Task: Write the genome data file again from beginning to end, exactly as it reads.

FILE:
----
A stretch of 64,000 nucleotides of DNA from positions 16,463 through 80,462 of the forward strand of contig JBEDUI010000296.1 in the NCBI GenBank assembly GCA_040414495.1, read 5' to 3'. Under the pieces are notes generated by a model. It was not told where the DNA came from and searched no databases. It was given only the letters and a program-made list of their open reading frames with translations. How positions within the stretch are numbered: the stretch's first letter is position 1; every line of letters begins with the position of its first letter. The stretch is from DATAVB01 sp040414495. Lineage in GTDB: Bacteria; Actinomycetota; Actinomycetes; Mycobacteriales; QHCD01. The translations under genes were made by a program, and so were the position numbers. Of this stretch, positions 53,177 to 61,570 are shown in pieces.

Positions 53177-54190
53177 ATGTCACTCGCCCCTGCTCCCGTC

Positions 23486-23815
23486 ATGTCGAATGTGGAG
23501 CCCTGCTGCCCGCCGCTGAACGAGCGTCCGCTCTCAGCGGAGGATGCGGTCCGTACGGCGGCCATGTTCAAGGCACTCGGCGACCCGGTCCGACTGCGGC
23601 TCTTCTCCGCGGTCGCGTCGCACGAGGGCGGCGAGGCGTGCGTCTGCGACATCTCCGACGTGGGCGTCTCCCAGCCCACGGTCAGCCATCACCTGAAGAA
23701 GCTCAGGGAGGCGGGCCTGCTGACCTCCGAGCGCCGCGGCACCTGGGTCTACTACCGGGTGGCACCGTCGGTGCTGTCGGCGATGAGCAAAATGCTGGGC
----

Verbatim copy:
A stretch of 64,000 nucleotides of DNA from positions 16,463 through 80,462 of the forward strand of contig JBEDUI010000296.1 in the NCBI GenBank assembly GCA_040414495.1, read 5' to 3'. Under the pieces are notes generated by a model. It was not told where the DNA came from and searched no databases. It was given only the letters and a program-made list of their open reading frames with translations. How positions within the stretch are numbered: the stretch's first letter is position 1; every line of letters begins with the position of its first letter. The stretch is from DATAVB01 sp040414495. Lineage in GTDB: Bacteria; Actinomycetota; Actinomycetes; Mycobacteriales; QHCD01. The translations under genes were made by a program, and so were the position numbers. Of this stretch, positions 53,177 to 61,570 are shown in pieces.

Positions 53177-54190
53177 ATGTCACTCGCCCCTGCTCCCGTC

Positions 23486-23815
23486 ATGTCGAATGTGGAG
23501 CCCTGCTGCCCGCCGCTGAACGAGCGTCCGCTCTCAGCGGAGGATGCGGTCCGTACGGCGGCCATGTTCAAGGCACTCGGCGACCCGGTCCGACTGCGGC
23601 TCTTCTCCGCGGTCGCGTCGCACGAGGGCGGCGAGGCGTGCGTCTGCGACATCTCCGACGTGGGCGTCTCCCAGCCCACGGTCAGCCATCACCTGAAGAA
23701 GCTCAGGGAGGCGGGCCTGCTGACCTCCGAGCGCCGCGGCACCTGGGTCTACTACCGGGTGGCACCGTCGGTGCTGTCGGCGATGAGCAAAATGCTGGGC